Veterans prepare for Honor Flight trip to Washington, chance to see World War II Memorial
Robert Wallace has experienced a lot in his 88 years.
He has heard the throttling crash of a torpedo into the side of his battleship in the Pacific, the USS North Carolina. He has seen the desperation of men on other ships jumping overboard after being bombed. He has felt the spray of ocean surf from a kamikaze fighter jet slamming into the water less than 50 feet away.
On Wednesday, the Lake Zurich Navy veteran will add another event to that list, when he joins 94 other Chicago-area World War II veterans on a trip to the National World War II Memorial in Washington, D.C.
The trip is hosted by Honor Flight Chicago, part of a national network of nonprofit organizations that have flown more than 80,000 veterans to the memorial for free since 2005. The Chicago chapter, which started in 2008, will bring their 3,000th veteran on the trip.
"On this day, they're the rock stars, they're the heroes," said Honor Flight Chicago President Mary Pettinato.
Since learning in early February that he'd be on board, Wallace has eagerly anticipated the trip.
"I can't wait to go," he said. "I've heard it's a huge monument. I'm sure it's very moving."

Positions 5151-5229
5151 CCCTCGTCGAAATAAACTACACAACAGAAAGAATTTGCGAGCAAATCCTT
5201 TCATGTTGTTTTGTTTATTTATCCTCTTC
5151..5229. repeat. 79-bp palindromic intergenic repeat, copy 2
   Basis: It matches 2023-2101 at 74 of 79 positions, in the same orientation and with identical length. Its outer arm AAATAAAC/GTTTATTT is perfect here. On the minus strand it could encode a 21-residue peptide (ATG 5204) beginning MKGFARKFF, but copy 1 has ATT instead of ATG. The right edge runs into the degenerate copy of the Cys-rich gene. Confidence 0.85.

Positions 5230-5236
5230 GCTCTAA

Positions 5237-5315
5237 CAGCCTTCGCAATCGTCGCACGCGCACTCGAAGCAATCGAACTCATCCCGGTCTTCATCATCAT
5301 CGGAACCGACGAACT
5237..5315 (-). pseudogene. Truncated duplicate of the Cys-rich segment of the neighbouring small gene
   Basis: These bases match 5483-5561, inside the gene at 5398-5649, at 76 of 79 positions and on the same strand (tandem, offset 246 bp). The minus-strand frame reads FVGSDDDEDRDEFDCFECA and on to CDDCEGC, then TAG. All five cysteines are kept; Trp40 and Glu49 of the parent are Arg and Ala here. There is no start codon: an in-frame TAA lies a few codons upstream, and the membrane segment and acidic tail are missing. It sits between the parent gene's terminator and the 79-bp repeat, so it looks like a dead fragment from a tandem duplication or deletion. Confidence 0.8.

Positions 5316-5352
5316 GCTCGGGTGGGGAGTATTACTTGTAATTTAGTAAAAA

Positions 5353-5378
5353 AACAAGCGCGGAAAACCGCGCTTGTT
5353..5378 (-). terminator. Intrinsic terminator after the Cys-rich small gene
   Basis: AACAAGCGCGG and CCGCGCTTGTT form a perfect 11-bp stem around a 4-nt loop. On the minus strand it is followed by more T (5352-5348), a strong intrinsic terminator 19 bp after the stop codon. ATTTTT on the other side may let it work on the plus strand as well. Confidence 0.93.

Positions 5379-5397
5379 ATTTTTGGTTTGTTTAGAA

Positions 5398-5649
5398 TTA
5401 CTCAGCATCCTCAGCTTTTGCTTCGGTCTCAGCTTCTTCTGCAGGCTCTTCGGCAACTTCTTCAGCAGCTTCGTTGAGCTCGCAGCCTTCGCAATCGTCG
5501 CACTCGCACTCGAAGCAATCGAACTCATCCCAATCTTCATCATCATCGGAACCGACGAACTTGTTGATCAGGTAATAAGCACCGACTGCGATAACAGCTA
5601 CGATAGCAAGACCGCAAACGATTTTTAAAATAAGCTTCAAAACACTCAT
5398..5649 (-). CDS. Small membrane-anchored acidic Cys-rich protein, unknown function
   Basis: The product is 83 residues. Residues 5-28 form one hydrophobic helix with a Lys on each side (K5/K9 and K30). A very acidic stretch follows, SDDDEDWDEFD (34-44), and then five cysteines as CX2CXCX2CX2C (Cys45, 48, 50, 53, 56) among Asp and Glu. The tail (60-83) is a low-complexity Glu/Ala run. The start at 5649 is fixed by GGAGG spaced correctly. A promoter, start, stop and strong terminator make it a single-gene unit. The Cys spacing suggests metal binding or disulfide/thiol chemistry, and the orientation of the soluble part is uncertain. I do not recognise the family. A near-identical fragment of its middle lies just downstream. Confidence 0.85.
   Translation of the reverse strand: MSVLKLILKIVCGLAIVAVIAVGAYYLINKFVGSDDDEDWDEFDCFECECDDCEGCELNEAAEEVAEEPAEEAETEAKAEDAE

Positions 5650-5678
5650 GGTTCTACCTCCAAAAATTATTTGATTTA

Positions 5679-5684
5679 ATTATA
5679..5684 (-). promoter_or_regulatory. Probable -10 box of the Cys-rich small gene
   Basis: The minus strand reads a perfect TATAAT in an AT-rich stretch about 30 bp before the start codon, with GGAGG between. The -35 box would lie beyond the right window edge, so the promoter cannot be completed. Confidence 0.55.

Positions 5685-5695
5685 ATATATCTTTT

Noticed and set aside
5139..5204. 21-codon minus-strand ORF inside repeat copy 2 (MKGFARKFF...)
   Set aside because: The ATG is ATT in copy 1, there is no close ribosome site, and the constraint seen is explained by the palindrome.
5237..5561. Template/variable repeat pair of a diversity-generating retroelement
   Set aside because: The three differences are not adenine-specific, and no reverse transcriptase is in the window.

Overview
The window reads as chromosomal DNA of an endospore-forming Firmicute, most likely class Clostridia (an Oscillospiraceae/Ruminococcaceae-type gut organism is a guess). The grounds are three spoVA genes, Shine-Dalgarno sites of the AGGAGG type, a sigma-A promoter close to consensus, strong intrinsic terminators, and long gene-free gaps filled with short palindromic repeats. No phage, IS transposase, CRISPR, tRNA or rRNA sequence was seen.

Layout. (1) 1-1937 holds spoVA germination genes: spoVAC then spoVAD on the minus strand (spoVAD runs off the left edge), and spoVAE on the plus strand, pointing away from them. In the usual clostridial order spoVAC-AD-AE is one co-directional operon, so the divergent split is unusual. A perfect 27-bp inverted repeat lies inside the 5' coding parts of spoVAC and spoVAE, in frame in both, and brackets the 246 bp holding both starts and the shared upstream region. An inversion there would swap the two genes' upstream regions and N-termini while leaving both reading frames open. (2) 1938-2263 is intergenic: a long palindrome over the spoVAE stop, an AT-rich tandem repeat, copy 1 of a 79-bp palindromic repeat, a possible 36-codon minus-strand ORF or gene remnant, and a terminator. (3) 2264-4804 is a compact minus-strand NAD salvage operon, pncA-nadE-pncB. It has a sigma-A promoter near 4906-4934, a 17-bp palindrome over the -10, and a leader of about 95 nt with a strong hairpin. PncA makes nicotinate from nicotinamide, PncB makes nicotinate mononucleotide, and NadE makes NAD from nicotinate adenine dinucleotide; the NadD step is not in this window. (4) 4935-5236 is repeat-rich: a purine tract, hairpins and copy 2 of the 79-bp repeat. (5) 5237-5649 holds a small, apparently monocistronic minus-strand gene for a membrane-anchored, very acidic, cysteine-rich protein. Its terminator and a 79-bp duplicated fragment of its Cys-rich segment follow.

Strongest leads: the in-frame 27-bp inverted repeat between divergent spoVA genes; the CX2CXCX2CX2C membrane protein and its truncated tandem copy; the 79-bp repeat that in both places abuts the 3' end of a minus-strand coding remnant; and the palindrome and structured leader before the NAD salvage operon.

The World War II Memorial was dedicated in 2004 to the 16 million who served in the military during the war, including more than 400,000 who died, as well as those who supported the effort in the U.S.
"I'm just very grateful. It means a lot that they're willing to do this," Wallace said
The veterans' jam-packed day will start around 4:30 a.m., when they board a plane at Midway Airport. In Washington, the group will visit the World War II, Korean War, Vietnam War and Lincoln memorials, as well as the National Air and Space Museum. They'll land in Chicago around 9 p.m.
George Kaiser of Lake Forest, who flew 28 missions in the European theater as a radar navigator in the Air Force, doesn't mind the exhausting schedule.
"I think we're all going to be too excited to feel tired," Kaiser said.
Honor Flight Chicago relies on donations and the efforts of more than 700 volunteers. Each flight costs around $55,000, according to Pettinato.
"It's the least we can do," she said. "This is their memorial."
The flight Wednesday marks the group's first of 10 planned trips for 2012. An estimated 22,000 World War II veterans live in and around Chicago; more than 1,000 are on the waiting list to make the journey.
Army veteran Robert Dillon of Grayslake has wanted to make the trip for several years.
"A lot of men made the ultimate sacrifice, and they'll be on my mind," Dillon said.
Other Lake County veterans boarding the Honor Flight are: Richard Kinneman of Lake Barrington, Leonard Adler of Highland Park, Joseph Nemanich of Fox Lake, Robert Roelle of Mundelein, and Jean Scheve of Zion.
Wallace said he was glad to be able to make the trip while in good health. About 850 World War II veterans die every day, according to the U.S. Department of Veterans Affairs.
"It's great to know that people still care about something you did 70 years ago," he said. "I really appreciate it."
Veterans are encouraged to take part in an Honor Flight by applying online at www.honorflightchicago.org, or by calling (773) 227-8387.
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